How safe are your iPhones, Macs from CIA? WikiLeaks reveals new tools, but here's why you must not worry

Sami Khan
How safe are your iPhones, Macs from CIA? WikiLeaks reveals new tools, but here's why you must not worry

Apple iPhone and MacBook users are usually least concerned of privacy, thanks to the end-to-end protected OS which doesn't even require anti-virus software. But the real question is whether these locked-down electronics devices are well-protected. The latest revelation has a contrary argument.

WikiLeaks released new documents on Thursday where it is clear that CIA used some iPhone and Mac exploits, which target Apple's firmware, to gain sneaky access. But Apple has stepped in to confirm that users have no reason to be worried as those exploits have long been fixed.

In a detailed statement responding to WikiLeaks' latest revelation, Apple confirmed that only the iPhone 3G variant was affected by the said vulnerability, but the company fixed it in 2009 with the release of iPhone 3GS. As for the Mac exploits, Apple said that they were fixed in all Macs launched after 2013.

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"We have not negotiated with Wikileaks for any information. We have given them instructions to submit any information they wish through our normal process under our standard terms. Thus far, we have not received any information from them that isn't in the public domain. We are tireless defenders of our users' security and privacy, but we do not condone theft or coordinate with those that threaten to harm our users," Apple said in a statement to TechCrunch.

Besides the fact that freshly-leaked CIA docs detail old hacking methods, which have been fixed for years now, a CIA agent would need to gain physical access to the device to execute them. WikiLeaks documents explain the various methods used by the American spy agency, which include a tool called "Sonic Screwdriver."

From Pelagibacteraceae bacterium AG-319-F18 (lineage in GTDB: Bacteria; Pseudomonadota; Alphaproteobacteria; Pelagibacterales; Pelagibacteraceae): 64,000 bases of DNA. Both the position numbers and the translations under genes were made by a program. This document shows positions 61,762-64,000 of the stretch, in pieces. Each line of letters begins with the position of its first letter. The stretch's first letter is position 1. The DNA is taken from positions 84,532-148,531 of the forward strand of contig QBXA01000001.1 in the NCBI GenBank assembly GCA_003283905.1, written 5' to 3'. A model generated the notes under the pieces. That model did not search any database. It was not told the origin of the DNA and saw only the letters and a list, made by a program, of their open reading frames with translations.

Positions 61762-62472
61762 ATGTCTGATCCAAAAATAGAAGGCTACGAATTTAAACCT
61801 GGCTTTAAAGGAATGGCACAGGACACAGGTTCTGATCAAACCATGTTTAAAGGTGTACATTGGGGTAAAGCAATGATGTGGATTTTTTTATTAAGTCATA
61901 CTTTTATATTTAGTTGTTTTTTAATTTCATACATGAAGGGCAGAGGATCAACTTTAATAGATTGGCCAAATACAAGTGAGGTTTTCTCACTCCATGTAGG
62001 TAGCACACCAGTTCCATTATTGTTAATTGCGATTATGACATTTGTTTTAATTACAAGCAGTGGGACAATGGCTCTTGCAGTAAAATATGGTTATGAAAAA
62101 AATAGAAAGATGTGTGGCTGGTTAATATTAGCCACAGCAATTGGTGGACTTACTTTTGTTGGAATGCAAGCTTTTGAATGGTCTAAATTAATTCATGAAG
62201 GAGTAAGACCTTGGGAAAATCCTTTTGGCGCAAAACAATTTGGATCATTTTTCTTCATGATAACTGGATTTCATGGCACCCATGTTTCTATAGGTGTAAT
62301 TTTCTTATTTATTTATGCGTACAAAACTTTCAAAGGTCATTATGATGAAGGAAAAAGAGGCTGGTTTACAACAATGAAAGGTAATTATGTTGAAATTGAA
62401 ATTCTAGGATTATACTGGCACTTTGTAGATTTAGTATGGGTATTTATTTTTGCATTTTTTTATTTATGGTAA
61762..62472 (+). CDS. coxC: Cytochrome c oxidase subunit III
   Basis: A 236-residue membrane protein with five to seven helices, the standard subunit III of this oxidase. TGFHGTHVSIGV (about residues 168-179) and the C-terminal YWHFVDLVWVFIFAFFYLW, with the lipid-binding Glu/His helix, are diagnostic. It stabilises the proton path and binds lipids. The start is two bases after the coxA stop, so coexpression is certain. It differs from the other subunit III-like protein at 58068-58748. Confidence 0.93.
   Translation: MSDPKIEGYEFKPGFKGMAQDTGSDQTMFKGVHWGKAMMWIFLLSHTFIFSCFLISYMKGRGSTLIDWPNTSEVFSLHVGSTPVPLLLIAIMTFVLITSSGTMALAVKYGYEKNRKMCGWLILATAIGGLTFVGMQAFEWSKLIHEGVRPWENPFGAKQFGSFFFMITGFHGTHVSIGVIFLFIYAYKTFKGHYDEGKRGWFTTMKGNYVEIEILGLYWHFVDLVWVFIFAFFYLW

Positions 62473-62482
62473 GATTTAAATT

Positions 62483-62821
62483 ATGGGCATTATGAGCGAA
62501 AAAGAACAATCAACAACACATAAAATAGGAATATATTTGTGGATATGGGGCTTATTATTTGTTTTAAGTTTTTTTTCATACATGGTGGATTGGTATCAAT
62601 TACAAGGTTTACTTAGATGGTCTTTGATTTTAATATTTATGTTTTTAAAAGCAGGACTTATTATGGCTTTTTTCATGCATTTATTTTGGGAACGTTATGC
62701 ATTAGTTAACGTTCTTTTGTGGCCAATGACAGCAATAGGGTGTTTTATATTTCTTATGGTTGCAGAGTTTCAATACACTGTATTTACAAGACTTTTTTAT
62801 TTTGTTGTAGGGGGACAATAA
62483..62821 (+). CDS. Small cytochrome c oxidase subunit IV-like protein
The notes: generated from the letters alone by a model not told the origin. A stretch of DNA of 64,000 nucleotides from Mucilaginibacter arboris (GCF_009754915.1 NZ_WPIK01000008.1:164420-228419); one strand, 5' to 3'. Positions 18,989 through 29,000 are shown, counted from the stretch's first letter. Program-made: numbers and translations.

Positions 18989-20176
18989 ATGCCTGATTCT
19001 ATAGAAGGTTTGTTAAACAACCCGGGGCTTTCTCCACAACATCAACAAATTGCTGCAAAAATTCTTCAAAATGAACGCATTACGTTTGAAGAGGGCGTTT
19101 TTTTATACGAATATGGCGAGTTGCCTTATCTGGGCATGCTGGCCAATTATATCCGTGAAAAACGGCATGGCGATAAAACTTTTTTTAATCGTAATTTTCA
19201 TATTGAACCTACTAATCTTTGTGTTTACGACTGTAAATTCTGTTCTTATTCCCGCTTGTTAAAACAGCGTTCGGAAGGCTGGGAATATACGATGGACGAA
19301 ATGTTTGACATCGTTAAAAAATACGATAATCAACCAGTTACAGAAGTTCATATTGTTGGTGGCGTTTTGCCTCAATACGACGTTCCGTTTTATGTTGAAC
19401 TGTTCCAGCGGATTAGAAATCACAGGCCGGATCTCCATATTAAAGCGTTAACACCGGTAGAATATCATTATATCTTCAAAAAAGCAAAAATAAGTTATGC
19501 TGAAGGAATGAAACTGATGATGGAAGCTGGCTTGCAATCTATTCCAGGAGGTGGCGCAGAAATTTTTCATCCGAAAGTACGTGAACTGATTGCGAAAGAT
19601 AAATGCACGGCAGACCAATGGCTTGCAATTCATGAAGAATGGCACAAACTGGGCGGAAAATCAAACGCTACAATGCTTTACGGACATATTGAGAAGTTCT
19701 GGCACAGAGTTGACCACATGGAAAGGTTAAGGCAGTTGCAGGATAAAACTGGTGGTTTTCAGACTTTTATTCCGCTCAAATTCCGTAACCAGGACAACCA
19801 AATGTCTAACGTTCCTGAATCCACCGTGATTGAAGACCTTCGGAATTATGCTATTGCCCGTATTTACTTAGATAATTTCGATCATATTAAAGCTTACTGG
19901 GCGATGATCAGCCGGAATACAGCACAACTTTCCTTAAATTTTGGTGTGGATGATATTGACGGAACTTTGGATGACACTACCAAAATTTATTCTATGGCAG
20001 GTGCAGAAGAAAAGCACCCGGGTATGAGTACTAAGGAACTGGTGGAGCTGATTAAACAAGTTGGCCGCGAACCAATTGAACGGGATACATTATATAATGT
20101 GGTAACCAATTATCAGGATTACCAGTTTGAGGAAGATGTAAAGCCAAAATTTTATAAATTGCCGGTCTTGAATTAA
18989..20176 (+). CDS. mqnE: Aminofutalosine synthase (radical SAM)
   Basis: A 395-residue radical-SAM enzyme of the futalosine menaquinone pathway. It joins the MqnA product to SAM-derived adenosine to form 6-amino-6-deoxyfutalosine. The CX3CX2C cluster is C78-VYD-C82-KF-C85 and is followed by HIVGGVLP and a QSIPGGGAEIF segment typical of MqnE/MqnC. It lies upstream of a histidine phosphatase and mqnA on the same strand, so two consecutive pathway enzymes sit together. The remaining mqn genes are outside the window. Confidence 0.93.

Sonic Screwdriver has the ability to hijack an Apple computer during the boot process even when it is protected with a password. It uses peripheral devices like USB sticks and adapters to carry out attacks. The Vault 7 documents also show that CIA had been using infectors such as "Dark Mallet" and its EFI-persistent version "DerStarke" to as late as 2013. Other documents show that CIA is working on DerStarke 2.0.

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Another exploit revealed by WikiLeaks is called "NightSkies," which was used by CIA to infect iPhones at the supply chain on target devices since at least 2008.

This clearly shows that spy agencies are constantly on the lookout for new means to gain access to electronics devices. So what can end-users do to maintain their privacy? Romain Dillet of TechCrunch has some clear pointers to stay protected.

  • Ensure your iOS devices are up to date as new software often come with patches to fill any loopholes.
  • Using a strong passcode can go a long way. Use an alphanumeric code with at least six charecters.
  • Do not hand over your iOS device to strangers, which can potentially allow them to install custom firmware without your knowledge.

It's better to be safe than sorry.

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